YSR’s success, Bengal’s bane – Flushed out of andhra, maoists flee to other states
Posted by Admin on September 4, 2009
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From: Rajeesh kollakkandi <email@example.com>
Sept. 3: Y.S. Rajasekhar Reddy will be remembered for driving the Maoists out of Andhra Pradesh, but his success has been a curse for Orissa, Jharkhand, Chhattisgarh and Bengal where the fleeing rebels have built bases.
Senior police officers in Chhattisgarh and Jharkhand told The Telegraph the guerrillas in their states were led by “Telugu-speaking” Maoists who had fled Andhra.
Among them are Kishanji alias M. Koteswar Rao — eastern chief of the Communist Party of India (Maoist) who oversaw the rebels’ Lalgarh activities — and Deepak Rao alias Deepak, who built the rebels’ Singhbhum base in 1998-99 and is now active in West Midnapore.
Although the Naxalites of four decades ago still evoke wide sympathy in Bengal, their current Maoist avatars made their first inroads into the state only in 1999-2000. This was the time the Andhra police were raising their Greyhound squad, trained specially to combat the guerrillas, which later met spectacular success in 2005-2006 under YSR’s rule.
“The Maoists realised they were wasting their efforts in Andhra and decided to develop their bases in other areas. The comrades from Andhra started coming to Bengal,” a senior Bengal officer said.
The People’s War Group (PWG) and the Maoist Communist Centre (MCC) began setting up base in Bengal and later merged into the CPI (Maoist). Muppala Lakshman Rao alias Ganapathi, the Maoists’ all-India secretary, and Kishanji became regular visitors to Bengal to help the likes of Sushil Roy and Patit Paban Halder spread the movement.
“Given the deprivation in Andhra, Bengal could not have been a natural choice for them. Still, they came,” the officer said. “They focused on the tribal areas of poverty-stricken West Midnapore, Bankura and Purulia.”
The Maoists fled in bigger groups to Chhattisgarh and built a stronghold in Bastar, where Ganapathi is believed to be hiding. They kept avenging every action by the Greyhounds — not in Andhra but in other states.
“Last May, the Andhra police killed Maoist central committee member Sudhakar Reddy. The rebels protested with a bloodbath in Bastar and Jharkhand,” an intelligence official said.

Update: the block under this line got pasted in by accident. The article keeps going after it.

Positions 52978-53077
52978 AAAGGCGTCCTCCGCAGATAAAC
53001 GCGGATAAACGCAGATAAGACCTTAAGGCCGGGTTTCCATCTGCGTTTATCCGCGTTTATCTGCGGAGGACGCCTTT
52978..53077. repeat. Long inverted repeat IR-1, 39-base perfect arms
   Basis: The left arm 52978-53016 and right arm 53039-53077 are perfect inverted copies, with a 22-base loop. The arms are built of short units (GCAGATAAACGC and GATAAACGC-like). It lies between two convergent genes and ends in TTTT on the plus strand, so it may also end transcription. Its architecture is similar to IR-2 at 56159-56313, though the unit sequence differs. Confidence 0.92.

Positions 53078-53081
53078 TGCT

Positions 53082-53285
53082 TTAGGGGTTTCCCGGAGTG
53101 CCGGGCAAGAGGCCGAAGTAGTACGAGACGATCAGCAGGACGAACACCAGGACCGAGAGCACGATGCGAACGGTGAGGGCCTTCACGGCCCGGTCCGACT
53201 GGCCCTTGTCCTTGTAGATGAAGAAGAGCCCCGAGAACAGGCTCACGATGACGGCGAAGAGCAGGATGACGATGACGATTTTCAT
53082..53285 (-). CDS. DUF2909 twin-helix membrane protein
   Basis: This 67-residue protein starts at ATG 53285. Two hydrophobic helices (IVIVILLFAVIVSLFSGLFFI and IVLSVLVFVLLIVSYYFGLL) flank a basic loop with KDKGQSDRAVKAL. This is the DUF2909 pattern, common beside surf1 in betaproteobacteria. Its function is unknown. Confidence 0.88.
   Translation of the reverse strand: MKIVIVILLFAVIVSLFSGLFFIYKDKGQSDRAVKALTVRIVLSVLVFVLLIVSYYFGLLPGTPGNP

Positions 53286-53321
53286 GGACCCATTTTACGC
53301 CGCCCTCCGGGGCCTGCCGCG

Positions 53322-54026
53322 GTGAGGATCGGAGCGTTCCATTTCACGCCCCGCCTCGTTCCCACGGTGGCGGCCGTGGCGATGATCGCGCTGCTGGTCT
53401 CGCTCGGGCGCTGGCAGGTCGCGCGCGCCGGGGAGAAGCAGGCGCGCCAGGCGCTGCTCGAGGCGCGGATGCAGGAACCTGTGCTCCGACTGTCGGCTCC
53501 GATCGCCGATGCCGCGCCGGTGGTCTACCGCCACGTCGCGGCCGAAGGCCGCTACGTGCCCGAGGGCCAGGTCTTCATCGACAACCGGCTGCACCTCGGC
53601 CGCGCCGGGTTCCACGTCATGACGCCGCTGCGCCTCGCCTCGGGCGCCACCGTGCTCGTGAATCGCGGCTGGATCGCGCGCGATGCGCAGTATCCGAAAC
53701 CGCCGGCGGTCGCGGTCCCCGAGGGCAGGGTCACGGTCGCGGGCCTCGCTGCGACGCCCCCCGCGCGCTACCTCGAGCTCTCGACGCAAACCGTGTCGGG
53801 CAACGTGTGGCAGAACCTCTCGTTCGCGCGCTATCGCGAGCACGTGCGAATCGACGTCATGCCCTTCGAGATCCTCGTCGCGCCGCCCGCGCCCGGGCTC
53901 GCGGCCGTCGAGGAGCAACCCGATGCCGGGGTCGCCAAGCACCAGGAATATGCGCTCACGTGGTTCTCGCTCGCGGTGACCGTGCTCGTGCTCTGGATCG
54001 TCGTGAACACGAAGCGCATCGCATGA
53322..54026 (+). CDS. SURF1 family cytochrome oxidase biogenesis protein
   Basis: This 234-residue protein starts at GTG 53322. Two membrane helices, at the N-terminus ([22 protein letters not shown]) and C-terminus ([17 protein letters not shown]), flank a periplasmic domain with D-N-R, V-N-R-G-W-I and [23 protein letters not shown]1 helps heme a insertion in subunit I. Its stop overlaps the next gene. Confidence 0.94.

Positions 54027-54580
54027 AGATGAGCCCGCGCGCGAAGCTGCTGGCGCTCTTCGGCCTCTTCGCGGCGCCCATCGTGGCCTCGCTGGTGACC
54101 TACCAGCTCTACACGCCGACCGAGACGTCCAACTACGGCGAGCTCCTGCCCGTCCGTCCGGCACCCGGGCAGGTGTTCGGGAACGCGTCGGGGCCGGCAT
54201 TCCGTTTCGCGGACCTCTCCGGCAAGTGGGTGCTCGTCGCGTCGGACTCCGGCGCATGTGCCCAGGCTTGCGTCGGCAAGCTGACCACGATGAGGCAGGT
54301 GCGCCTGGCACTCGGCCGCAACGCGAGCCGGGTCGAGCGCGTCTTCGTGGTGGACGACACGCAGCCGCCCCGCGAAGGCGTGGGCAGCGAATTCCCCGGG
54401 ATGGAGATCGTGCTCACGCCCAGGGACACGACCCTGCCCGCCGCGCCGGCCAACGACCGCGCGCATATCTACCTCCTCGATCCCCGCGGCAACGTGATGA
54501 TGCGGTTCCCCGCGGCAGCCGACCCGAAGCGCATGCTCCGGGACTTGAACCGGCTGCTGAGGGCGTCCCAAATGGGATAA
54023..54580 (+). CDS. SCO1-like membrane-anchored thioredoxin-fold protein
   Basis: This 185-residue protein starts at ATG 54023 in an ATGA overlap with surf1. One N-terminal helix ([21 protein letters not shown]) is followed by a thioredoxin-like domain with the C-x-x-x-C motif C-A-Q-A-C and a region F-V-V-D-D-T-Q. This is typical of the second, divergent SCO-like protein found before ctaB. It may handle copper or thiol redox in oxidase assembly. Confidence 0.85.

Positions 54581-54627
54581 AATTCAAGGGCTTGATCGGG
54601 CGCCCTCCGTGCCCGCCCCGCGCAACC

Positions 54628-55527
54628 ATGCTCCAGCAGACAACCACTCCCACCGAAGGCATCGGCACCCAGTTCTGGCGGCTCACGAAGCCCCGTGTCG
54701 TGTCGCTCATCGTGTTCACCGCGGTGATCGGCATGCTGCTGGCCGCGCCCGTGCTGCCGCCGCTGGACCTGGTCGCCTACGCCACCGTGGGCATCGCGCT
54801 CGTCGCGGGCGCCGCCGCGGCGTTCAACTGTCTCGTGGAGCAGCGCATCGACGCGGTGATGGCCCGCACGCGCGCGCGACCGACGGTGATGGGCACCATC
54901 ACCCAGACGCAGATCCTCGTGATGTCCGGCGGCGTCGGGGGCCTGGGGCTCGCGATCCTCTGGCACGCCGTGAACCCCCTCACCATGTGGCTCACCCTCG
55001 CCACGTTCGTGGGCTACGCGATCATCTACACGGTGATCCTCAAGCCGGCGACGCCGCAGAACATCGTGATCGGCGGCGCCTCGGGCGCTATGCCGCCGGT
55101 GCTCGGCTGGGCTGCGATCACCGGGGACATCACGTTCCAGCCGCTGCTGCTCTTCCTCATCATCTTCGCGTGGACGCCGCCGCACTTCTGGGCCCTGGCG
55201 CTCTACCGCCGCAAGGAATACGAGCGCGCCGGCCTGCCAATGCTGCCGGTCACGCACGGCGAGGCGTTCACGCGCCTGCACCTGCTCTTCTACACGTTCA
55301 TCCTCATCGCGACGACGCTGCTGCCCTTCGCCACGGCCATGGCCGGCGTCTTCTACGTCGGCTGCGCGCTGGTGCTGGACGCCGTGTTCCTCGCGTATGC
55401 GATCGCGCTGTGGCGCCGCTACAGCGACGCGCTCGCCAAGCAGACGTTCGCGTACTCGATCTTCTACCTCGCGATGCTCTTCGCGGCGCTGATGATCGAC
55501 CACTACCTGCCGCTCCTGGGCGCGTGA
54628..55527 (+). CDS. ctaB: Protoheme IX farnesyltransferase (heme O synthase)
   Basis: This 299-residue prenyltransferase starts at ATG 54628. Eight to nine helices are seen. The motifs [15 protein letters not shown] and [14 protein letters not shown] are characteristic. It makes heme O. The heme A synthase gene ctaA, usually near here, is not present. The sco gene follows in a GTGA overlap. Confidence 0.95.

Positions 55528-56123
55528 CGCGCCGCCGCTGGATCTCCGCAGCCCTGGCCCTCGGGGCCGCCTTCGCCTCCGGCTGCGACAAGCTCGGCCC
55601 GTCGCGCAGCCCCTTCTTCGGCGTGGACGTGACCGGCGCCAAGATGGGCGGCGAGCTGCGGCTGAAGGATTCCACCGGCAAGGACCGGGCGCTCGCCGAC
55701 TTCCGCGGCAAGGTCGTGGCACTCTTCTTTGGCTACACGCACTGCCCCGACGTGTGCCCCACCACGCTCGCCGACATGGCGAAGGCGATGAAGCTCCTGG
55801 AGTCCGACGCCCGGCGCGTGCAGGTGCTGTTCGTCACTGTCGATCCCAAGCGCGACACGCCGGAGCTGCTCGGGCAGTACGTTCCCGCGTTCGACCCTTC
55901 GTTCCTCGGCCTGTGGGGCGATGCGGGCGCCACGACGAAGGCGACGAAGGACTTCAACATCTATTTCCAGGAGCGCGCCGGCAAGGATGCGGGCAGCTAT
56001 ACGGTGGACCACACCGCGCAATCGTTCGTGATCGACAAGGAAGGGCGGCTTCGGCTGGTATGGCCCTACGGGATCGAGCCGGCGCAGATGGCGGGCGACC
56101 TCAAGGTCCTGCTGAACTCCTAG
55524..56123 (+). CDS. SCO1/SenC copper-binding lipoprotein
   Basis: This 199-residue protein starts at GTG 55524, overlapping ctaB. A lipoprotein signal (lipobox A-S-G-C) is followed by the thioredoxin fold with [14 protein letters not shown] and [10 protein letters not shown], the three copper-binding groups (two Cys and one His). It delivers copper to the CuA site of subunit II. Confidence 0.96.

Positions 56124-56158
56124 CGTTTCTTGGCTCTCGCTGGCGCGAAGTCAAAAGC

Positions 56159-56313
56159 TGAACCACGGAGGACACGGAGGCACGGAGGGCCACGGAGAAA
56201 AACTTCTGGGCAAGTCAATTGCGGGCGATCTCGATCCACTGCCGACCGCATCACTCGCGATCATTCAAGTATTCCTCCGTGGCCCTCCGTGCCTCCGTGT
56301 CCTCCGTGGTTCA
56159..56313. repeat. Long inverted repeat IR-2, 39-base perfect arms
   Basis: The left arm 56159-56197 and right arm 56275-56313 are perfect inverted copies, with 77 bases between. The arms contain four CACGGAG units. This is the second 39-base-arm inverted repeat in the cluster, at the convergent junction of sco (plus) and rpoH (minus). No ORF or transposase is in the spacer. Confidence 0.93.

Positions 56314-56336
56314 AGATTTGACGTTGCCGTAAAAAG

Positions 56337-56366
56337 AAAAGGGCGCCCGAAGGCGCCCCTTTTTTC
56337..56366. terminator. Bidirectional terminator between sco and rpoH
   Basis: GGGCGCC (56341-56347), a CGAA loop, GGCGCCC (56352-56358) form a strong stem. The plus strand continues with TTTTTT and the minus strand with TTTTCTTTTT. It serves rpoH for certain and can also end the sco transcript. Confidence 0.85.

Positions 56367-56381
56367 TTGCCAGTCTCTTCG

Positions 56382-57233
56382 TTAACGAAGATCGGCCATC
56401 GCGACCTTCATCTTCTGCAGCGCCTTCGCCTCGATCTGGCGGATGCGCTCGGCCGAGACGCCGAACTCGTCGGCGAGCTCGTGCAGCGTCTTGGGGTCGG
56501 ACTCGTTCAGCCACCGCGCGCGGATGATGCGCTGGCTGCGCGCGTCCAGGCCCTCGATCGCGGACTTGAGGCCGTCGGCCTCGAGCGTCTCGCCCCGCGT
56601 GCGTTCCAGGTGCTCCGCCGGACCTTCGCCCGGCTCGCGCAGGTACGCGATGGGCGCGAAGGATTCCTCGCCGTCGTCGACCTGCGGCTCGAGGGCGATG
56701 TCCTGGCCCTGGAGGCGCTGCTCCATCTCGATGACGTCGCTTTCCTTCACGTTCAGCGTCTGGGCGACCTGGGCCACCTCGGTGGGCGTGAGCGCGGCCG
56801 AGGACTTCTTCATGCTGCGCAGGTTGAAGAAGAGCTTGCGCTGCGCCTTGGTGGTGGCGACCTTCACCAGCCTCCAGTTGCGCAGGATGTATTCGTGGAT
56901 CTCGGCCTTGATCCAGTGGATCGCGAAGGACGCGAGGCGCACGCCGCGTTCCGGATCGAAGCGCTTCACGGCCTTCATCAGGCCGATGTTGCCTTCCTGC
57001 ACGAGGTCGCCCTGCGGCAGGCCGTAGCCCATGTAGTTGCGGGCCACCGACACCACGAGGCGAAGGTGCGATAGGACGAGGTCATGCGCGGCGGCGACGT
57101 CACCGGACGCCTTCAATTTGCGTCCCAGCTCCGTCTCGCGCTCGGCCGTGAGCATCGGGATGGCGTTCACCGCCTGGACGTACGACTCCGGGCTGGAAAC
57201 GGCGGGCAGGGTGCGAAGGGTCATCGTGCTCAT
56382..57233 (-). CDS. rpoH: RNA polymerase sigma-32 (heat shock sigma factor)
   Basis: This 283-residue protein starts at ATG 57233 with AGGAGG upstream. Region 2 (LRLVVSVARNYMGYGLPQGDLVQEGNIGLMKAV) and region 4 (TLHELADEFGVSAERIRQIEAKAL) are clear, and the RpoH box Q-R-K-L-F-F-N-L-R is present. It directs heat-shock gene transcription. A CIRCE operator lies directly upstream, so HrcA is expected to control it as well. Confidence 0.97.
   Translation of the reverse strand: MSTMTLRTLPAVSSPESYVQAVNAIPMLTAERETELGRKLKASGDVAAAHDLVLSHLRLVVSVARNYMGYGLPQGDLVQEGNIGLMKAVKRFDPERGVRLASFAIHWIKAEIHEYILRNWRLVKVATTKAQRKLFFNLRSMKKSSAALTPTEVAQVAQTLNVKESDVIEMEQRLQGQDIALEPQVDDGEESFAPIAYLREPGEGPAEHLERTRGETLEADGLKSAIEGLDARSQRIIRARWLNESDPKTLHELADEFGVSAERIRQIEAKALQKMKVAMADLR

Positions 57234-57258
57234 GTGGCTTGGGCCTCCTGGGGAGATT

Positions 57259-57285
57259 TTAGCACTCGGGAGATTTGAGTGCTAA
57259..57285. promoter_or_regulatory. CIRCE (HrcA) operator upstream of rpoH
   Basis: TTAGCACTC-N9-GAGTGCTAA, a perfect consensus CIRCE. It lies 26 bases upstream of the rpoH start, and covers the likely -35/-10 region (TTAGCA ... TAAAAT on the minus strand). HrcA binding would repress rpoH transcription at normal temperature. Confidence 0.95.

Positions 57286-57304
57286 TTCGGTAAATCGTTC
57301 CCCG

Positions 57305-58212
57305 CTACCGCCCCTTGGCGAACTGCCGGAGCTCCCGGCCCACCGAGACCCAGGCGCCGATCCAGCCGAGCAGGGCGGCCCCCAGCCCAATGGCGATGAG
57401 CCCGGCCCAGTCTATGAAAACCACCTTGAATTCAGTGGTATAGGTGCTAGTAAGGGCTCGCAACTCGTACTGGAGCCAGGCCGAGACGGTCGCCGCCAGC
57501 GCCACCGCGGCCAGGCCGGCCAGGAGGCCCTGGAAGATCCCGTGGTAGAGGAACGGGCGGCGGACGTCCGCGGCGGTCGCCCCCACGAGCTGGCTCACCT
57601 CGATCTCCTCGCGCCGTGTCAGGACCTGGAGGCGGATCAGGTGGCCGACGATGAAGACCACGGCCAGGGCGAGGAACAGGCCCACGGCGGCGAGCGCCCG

Jharkhand inspector-general S.N. Pradhan said the Telugu-speaking Maoists dominated the higher and middle ranks, and most were based in Chhattisgarh and Orissa. Another officer said half the Maoists’ top leaders were from Andhra, 30 per cent from Bengal and the rest mainly from Bihar and Jharkhand. “The lower-rank Maoists are mostly from Jharkhand or Bengal.”
After becoming chief minister in May 2004, YSR had invited the rebels for talks in October. The PWG and MCC, however, merged in September and announced the move in Hyderabad the day before the talks began. The Centre objected to a state government talking to a “national” rebel outfit. The talks failed and the Maoists returned to their jungle hideouts.
The police, however, had apparently tailed them during their travels to and from Hyderabad. Then state police chief Swaranjit Sen led Greyhound commandos into the Nallamala forests, killing Maoist top guns, destroying hideouts, seizing arms dumps and prompting over 800 surrenders.
With the Centre gearing for a concerted attack on the guerrillas across several states, the Maoists have been trickling back to Nallamala over the past few months — a fact that caused anxiety when YSR’s chopper disappeared in the region.
A senior Bengal officer said YSR’s success wasn’t the only reason behind the Maoist consolidation in Bengal. Also to blame was the state administration’s inaction and the CPM’s initial, opportunistic alliance with the rebels in Keshpur and Garbeta to target the Trinamul Congress.
“The Maoists first aligned with forces like the Jharkhand Party (Naren) and whipped up anti-CPM sentiments in 1999-2000. Instead of cracking down on them, the police picked up ‘sympathisers’, helping the rebels make inroads.”
From Belpahari and Banspahari in West Midnapore, the Maoists spread their organisation to Purulia and Bankura. “Central intelligence sent alerts but the state sat idle,” the officer said. Other states banned the rebels but the Left Front wanted to fight them “politically”.
Today, the Maoists have a zonal committee that covers parts of Nadia, Murshidabad and Birbhum, another that oversees parts of Burdwan and Hooghly, and a third, the Greater Calcutta Committee, that includes Calcutta and its neighbourhood.